Frontier Energy
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Frontier Energy

Looking Back, Looking Forward

Last week I read IEA’s Net Zero by 2050 report. It calls for 240 million homes with rooftop solar, 1,800 million installed heat pumps, 85% of buildings to be zero-carbon-ready, appliances reduce energy use by 40%, about 80% of all vehicles are electrified, and 207 MT of hydrogen are used for transportation fuel.

It occurred to me that when some of our staff started their jobs, these things were in their infancy.

David Springer was an early pioneer in technologies like radiant floor heating, rooftop solar, heat pumps, and zero net energy buildings. (You can read about some of Dave’s innovations here.) He continues to be a leader in building code development. “Our greatest opportunity to influence the direction of energy efficiency improvements is through the California Title 24 standards process,” he said.

Our Food Service Technology Center, led by David Zabrowski, started in 1986 as a small monitoring project in the back of a PG&E cafeteria kitchen. It was the first time that anyone really looked at the efficiency of commercial appliances, and FSTC work directly led to the initial ENERGY STAR labeling for restaurant equipment…with some overlap into residential.

Photo in 1986 of Betty Ferlin at FSTC’s forerunner in a PG&E company cafeteria kitchen.
In 1986, Betty Ferlin established FSTC’s forerunner in a PG&E company cafeteria kitchen.
A year later FSTC moved into its own building.

In the early 1980s — more than a decade before the EV1 — we operated a testing center for EV charging stations. We had to ship in EVs from Europe to run our tests. It wasn’t until California’s ZEV Mandate in the 1990s until automakers’ turned their attention to batteries and fuel cells. Now Chris White leads our government, utility, and industry clients in planning for the transition to vehicle electrification.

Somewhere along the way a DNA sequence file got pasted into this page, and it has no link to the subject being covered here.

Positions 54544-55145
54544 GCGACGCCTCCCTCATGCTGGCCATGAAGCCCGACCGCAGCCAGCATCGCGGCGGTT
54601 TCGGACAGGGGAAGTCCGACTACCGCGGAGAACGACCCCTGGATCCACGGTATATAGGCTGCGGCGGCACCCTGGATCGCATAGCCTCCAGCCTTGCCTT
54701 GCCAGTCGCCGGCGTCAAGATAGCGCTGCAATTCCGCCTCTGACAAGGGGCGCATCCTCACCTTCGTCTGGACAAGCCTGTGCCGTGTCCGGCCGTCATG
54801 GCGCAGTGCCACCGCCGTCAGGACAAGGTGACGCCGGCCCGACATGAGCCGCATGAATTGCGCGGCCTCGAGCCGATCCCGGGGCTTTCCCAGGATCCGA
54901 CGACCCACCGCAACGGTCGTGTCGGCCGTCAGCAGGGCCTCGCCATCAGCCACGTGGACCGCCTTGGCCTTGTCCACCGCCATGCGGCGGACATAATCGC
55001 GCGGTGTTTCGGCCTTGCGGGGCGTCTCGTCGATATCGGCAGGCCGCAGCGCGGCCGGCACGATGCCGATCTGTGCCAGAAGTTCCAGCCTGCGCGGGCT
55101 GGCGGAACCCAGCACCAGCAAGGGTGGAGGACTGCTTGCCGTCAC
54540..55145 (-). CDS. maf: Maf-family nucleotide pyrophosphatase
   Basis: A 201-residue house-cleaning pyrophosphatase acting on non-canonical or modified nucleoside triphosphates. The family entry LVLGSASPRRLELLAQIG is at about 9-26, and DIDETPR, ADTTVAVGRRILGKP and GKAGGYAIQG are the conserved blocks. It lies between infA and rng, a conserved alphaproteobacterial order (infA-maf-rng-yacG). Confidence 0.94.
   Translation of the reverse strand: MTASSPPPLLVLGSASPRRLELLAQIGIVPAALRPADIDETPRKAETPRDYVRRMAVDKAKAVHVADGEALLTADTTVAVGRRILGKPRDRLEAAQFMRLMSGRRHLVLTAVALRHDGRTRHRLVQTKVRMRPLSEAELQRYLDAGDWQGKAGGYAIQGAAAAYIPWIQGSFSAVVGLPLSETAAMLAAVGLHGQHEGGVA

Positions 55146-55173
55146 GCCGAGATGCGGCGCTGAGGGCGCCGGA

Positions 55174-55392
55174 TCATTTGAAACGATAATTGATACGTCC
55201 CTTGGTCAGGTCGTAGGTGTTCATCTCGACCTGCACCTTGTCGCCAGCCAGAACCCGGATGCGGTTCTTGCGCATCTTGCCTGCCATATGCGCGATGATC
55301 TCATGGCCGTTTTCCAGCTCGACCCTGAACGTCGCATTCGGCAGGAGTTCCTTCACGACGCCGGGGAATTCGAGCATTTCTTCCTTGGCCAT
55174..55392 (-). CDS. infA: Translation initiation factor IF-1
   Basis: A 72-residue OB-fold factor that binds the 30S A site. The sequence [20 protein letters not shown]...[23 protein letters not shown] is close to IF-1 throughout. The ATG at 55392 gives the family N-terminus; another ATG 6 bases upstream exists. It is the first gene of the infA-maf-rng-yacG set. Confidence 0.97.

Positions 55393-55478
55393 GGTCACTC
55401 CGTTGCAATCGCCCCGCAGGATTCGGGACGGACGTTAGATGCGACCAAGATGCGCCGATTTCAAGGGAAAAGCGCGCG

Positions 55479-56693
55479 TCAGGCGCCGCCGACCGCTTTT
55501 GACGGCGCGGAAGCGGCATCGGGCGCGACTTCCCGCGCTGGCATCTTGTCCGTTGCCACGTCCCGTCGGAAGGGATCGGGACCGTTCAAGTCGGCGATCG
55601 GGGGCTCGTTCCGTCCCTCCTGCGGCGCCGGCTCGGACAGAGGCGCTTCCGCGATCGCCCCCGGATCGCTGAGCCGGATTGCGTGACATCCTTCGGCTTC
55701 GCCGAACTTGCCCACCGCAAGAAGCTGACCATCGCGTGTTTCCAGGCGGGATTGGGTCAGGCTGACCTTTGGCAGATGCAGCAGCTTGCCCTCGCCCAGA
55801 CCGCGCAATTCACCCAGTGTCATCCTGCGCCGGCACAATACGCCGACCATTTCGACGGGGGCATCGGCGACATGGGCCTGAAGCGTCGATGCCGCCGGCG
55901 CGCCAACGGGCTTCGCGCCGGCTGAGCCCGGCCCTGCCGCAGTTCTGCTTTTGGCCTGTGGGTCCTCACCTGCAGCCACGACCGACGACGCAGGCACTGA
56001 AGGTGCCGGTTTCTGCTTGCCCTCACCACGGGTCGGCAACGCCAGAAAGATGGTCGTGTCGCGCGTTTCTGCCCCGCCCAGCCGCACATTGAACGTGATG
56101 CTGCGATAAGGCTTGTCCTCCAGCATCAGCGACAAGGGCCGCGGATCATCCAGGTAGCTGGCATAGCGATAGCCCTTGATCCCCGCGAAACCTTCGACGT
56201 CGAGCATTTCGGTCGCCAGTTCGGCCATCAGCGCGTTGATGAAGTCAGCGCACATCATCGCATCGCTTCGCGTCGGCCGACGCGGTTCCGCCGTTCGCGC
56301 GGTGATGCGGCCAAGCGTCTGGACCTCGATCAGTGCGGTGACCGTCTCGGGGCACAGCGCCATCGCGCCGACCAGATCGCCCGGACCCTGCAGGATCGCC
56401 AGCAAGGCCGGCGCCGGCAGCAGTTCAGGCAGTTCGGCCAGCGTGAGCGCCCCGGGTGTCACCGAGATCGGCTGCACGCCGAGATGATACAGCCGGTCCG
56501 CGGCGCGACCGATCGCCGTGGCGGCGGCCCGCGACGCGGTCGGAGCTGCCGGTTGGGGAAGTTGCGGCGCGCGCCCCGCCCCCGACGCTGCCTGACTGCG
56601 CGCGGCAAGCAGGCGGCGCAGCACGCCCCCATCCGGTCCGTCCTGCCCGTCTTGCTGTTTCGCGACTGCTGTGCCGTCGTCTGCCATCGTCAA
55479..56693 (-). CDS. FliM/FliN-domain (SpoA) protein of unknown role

And hydrogen. When the California Fuel Cell Partnership was formed in 1999, all fuel cell vehicles and hydrogen stations lived at the office in West Sacramento. Under Bill Elrick’s leadership, FCEV cars, trucks, and buses are on the road every day and the first fuel cell ferry is poised to start operation.

You might wonder what we’re working on now that we could see in IEA’s next report. We’re exploring technologies related to building codes, power generation, energy storage, demand response, integrating EV charging with building electrical demands, grid-integrated heat pumps, and hydrogen-powered trains. And, most importantly, making everything more affordable and accessible so that no community is left behind.

We’re lucky to have a staff of seasoned experts and fresh-from-college ideas. And to have great clients and partners that are just as excited about what’s next as we are.

Originally written by Larry Brand, Frontier Energy —



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Lun K. So

Lun K. So

Program Consultant/Graphic & UX Designer